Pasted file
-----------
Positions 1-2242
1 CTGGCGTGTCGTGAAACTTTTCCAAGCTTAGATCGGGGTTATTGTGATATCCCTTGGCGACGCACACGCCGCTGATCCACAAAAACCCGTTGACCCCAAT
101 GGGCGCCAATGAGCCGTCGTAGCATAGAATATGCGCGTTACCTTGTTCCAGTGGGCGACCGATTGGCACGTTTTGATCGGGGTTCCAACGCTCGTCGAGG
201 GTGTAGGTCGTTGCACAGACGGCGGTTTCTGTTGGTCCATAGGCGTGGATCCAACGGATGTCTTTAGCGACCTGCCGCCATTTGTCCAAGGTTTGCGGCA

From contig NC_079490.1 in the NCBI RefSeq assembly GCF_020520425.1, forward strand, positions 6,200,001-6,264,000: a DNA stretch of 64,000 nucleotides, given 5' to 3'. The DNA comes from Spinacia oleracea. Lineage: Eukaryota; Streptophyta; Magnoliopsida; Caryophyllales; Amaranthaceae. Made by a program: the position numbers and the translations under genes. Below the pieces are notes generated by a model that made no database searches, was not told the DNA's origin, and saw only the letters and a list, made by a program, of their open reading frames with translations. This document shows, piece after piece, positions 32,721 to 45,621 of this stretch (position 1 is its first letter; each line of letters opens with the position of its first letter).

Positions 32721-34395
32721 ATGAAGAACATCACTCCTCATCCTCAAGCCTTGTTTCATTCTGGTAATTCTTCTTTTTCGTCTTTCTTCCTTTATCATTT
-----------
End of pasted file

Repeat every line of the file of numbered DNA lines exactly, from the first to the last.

Positions 1-2242
1 CTGGCGTGTCGTGAAACTTTTCCAAGCTTAGATCGGGGTTATTGTGATATCCCTTGGCGACGCACACGCCGCTGATCCACAAAAACCCGTTGACCCCAAT
101 GGGCGCCAATGAGCCGTCGTAGCATAGAATATGCGCGTTACCTTGTTCCAGTGGGCGACCGATTGGCACGTTTTGATCGGGGTTCCAACGCTCGTCGAGG
201 GTGTAGGTCGTTGCACAGACGGCGGTTTCTGTTGGTCCATAGGCGTGGATCCAACGGATGTCTTTAGCGACCTGCCGCCATTTGTCCAAGGTTTGCGGCA

From contig NC_079490.1 in the NCBI RefSeq assembly GCF_020520425.1, forward strand, positions 6,200,001-6,264,000: a DNA stretch of 64,000 nucleotides, given 5' to 3'. The DNA comes from Spinacia oleracea. Lineage: Eukaryota; Streptophyta; Magnoliopsida; Caryophyllales; Amaranthaceae. Made by a program: the position numbers and the translations under genes. Below the pieces are notes generated by a model that made no database searches, was not told the DNA's origin, and saw only the letters and a list, made by a program, of their open reading frames with translations. This document shows, piece after piece, positions 32,721 to 45,621 of this stretch (position 1 is its first letter; each line of letters opens with the position of its first letter).

Positions 32721-34395
32721 ATGAAGAACATCACTCCTCATCCTCAAGCCTTGTTTCATTCTGGTAATTCTTCTTTTTCGTCTTTCTTCCTTTATCATTT